"The hustle game is still out there, and many merchants are still being taken advantage of. I see no change in the near future. It is easier to sell low rates vs. selling service with lower equipment costs. We try to balance our portfolio by selling equipment at a fair price, pricing merchants at a fair price and providing great customer service.

"One way of determining a 'good' ISO is the attrition rate and average longevity of the ISO's merchant base. ISOs who keep merchants less than two years usually do not provide good local phone service. ISOs whose merchant base is with them five years-plus provide excellent customer service, low-cost equipment swaps and local service if possible."

Mitch Lau Money Tree Services, Inc. "There are only so many things to offer merchants, and even when there are new breakthroughs, eventually everybody gets on the bandwagon. I don't know that this is a problem, simply evolution."

Alan Gitles Merchant First Bankcard "We don't see it as a big problem - only with those merchants who only care about price. We feel we can differentiate ourselves."

Stuart Rosenbaum U.S. Merchant Systems "I believe we will see some significant changes."

Russ J. Goebel Retriever Payment Systems "On the surface it does appear all ISOs are the same. However, if you truly conduct your due diligence and understand the value-added business proposition of the ISO, 'differences' do surface. I believe one must view each relationship as a partnership and build your business as such. As long as the customer is taken care of and all fees are disclosed, our dynamic industry will remain intact." Larry A. Henry L. Henry Enterprises "Differentiation is the key to a successful ISO. Certainly, there are only so many ways to present discount, transaction fee and monthly minimum. With the changes in technology, however, the availability of new products and services are increasing. The lack of ' ... ways to differentiate' will bring about improvements to current products and methods of processing.

Bob Joyce Alliance Payment Systems "For as long as I've been in this business, it has been primarily rate-driven, with occasional emphasis on new equipment and software. Everybody pretty much sells the same thing and tries to develop rapport with merchants, either to sell equipment or to establish a long- term service and residual-based relationship."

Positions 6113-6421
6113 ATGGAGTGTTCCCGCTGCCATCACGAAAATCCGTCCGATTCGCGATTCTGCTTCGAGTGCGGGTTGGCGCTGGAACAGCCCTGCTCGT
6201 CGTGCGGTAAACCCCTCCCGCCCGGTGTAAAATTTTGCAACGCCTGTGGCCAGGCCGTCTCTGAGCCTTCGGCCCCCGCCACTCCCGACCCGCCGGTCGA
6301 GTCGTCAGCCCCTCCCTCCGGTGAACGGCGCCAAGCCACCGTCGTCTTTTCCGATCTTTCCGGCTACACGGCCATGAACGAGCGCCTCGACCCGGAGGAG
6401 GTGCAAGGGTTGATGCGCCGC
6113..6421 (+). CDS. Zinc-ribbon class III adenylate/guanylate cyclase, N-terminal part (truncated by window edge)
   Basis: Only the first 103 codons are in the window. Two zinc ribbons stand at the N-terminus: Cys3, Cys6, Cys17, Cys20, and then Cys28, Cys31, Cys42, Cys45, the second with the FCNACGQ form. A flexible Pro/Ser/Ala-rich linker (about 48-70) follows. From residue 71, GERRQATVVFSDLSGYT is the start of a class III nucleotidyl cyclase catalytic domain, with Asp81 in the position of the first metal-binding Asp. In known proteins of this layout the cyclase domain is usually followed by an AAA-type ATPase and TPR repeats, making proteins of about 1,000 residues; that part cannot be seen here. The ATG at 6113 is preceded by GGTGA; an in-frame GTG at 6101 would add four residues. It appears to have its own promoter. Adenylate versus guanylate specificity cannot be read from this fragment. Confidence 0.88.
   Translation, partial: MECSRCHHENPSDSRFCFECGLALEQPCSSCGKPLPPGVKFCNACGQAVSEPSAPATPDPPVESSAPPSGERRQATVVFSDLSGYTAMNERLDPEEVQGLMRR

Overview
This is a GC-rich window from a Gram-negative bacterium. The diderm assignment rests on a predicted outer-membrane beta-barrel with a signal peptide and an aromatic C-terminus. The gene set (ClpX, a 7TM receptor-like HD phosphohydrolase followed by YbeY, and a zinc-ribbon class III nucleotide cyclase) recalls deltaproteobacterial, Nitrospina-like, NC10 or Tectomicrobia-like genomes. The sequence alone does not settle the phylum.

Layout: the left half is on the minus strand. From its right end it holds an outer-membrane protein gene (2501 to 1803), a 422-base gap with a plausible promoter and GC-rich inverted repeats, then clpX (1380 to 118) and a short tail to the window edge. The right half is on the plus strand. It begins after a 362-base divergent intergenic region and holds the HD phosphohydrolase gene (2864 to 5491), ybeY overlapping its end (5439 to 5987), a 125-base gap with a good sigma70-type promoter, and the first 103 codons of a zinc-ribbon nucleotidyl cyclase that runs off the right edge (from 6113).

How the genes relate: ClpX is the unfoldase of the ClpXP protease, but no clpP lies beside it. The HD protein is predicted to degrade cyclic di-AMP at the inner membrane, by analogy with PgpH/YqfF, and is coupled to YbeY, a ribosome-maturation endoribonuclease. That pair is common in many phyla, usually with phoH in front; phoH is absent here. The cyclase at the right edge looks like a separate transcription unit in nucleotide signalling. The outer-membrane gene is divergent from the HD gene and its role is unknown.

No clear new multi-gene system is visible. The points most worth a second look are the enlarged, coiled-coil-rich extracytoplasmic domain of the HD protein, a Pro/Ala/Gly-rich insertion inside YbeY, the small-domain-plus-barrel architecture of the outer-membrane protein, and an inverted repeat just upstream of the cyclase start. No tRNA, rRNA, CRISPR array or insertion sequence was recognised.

Chris O'Hara Profitscentric "Having partnered with many ISO organizations, I believe that they have an opportunity to differentiate themselves in various areas. Here are a few of the qualities that I look for in selecting a sales partner:

"Product Set: Are they selling a complete POS product consisting of credit, debit, EBT, check, loyalty, etc.? It appears that most successful, long-term organizations provide a robust solution in order to differentiate their company to the merchant and safeguard their relationship by minimizing the competition's opportunity to win the entire POS business by offering any additional POS product that is unavailable from their current provider.

"New Product Adoption Rate: Does the organization embrace new technologies and product offerings beyond traditional credit and debit packages? Are they on the leading edge or are they a follower? Obviously there is a learning curve associated with new products - is the organization willing to exchange an investment of time and energy in order to reap rewards of early adopters?

"For example, wireless technology offers a tremendous opportunity to capture new revenue from retailers who can benefit from the speed and mobility that wireless technology offers. However, there is also an even larger opportunity for wireless as it relates to displacement of traditional "POTS" lines.

"Now, organizations can harness significant revenue that was formerly paid directly to local telephone carriers. All that is required is an understanding of where this product performs best. Another example of a more complex sale is the ATM sales and deployment opportunity. If sold correctly, ATMs benefit merchants and the sales organization; however, ATMs are not for everyone because they require an environment where the store has a traffic count of several hundred customers per day - otherwise there typically is not enough usage to generate a profit.

"Check conversion, loyalty and gift cards are other examples of new products that can be combined with traditional debit and credit offerings to create a full service, robust POS solution for the merchant community. Unfortunately, many organizations are satisfied selling the same old products, and their prior success leads to complacency.